With financial, political, demographic, and cultural pressures, higher education institutions are looking for new ways to operate and strengthen their standing (as recently highlighted in this survey.) Institutional leaders are increasingly pursuing mergers and acquisitions focused on aligning resources, simplifying operations, reducing duplication, and either direct or complementary alignment of academic offerings and student profiles.
While mergers and acquisitions can open new opportunities for growth and innovation, they can also multiply technical debt across a newly formed enterprise. However, there are approaches to help navigate the process and ensure institutions make the best short-term decisions to reduce the amount of expensive, long-term technical debt.
Technical debt encompasses the outdated systems, processes, data structures, and performance limitations that result from prioritizing short-term needs over long-term efficiency, often leading to the need for future reworking or expensive ongoing maintenance efforts. The longer technical debt accumulates, the more costly and detrimental it becomes, as existing problems worsen over time and rectification efforts become increasingly expensive.
For institutional leaders going through a merger or acquisition, a key focus is aligning the operations of the institutions while simultaneously minimizing new technical debt and retiring existing technical debt. This longer-term technical debt reduction goal influences and guides short-term decisions to avoid an increase in technical debt and take advantage of opportunities to retire the most expensive and risky debt along the way.
During a merger or acquisition, each area of the impacted institution is working furiously to create a unified and cohesive external presence by aligning academics and operations. It’s just as important to create internal operations that function smoothly and sustainably. One of the most complex pieces of internal operations to rationalize is technology.
As we examine the scope of an institution’s technical debt, the obvious components are the applications and infrastructure that support the institution.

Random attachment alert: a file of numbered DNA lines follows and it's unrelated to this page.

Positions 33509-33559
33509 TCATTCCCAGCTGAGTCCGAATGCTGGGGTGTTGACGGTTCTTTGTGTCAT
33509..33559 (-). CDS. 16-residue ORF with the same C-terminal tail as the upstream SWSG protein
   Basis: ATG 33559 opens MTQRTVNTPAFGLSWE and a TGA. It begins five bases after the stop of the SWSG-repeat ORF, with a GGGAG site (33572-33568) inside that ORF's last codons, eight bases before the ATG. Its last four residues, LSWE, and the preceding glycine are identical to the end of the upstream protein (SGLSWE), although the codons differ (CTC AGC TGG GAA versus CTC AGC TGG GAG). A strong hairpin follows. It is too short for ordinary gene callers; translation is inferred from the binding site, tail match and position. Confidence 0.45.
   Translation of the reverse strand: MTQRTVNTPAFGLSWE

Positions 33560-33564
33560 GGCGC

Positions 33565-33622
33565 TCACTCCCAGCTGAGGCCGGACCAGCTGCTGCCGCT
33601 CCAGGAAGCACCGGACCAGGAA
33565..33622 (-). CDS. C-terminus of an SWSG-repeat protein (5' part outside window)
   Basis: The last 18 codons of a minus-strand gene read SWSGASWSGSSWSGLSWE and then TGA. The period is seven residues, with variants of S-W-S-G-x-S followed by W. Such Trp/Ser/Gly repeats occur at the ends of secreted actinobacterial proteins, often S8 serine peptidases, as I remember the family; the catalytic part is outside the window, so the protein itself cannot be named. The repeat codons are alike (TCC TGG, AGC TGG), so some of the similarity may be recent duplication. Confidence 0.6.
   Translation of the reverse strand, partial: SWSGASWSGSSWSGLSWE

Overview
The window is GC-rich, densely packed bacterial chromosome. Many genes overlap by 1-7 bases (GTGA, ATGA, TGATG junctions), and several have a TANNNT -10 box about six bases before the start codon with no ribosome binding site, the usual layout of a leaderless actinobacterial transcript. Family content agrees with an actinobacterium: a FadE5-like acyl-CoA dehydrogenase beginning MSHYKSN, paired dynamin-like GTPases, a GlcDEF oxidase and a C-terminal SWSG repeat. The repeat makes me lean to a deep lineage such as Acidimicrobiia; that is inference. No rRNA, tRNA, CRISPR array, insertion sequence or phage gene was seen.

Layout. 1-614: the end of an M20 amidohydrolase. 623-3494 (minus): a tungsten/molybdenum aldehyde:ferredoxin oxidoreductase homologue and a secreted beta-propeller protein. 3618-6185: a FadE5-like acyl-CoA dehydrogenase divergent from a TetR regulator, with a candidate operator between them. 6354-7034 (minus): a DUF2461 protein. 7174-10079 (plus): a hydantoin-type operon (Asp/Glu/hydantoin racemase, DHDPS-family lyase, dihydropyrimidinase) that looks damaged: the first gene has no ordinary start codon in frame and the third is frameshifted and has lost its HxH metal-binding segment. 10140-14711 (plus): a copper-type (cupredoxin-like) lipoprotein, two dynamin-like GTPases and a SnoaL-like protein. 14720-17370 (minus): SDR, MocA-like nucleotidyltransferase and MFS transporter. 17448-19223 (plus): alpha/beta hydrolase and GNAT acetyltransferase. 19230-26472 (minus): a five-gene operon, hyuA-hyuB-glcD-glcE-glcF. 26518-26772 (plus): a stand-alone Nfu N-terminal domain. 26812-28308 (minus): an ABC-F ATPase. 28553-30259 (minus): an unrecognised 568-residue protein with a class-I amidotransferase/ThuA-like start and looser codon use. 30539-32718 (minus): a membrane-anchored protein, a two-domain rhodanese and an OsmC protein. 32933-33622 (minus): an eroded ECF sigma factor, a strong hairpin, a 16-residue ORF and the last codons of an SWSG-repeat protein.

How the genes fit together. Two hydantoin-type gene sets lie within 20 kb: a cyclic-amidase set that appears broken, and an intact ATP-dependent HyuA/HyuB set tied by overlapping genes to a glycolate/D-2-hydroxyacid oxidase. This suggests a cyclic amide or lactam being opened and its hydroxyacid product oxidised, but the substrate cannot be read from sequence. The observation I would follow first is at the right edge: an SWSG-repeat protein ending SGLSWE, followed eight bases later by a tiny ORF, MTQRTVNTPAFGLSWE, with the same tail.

Here are a few less-obvious concerns:
It’s helpful to examine these factors through the lenses of People, Processes, Data,and Technology. Using these lenses can help organize the multiple streams of interrelated work and ensure a holistic and balanced transition plan.
Focusing on people may be the most critical from the start. Faculty and staff need clear guidance on how and when decisions about their employment status will be made so they can focus effectively on executing plans to move the institution forward.
As we’ve examined institutions going through the technology evaluation and consolidation process, we have identified four patterns, or approaches, that helped guide their teams. In every case, the institutions leveraged combinations of these approaches throughout their work to reduce the long-term debt incurred through the process. These methods can help teams model and communicate their decisions and plans effectively.
When evaluating duplicative components of the technology ecosystem, model decisions using these approaches to make the best short- and long-term decisions that can impact your long-term technical debt:
All of these approaches reduce technical debt to varying degrees—except Integrate, which increases technical debt by adding the integrations themselves.
When institutions combine, their technical debt is immediately multiplied.
Technical debt causes mounting costs in the form of future efforts to keep technology current. It also results in mounting operations efforts and risks on the technology and business functions the technology supports. Over time, this debt can become so massive that the only viable option is a complete replacement of that technology component.
Technical debt occurs in every layer and component of technology that supports an institution, from network cabling and Wi-Fi endpoints to data centers and enterprise systems.
But not all technical debt is a critical issue and will never be completely eliminated. Some debt is sustainable—as long as it doesn’t create significant institutional risk or operational costs. It does, however, generally reduce the agility of the organization to make changes as it shifts strategy in what will continue to be a dynamic decade for higher education.
Competing priorities and budget constraints make decisions especially complex during a merger or acquisition, so the retirement of technical debt is usually not a top priority during this dynamic phase. However, with so many areas of the institution under evaluation or rearchitecting, leaders will benefit from a clear strategy to enable short-term decision-making that results in long-term technical debt reduction.
Need help with that strategy? Please reach out to us!
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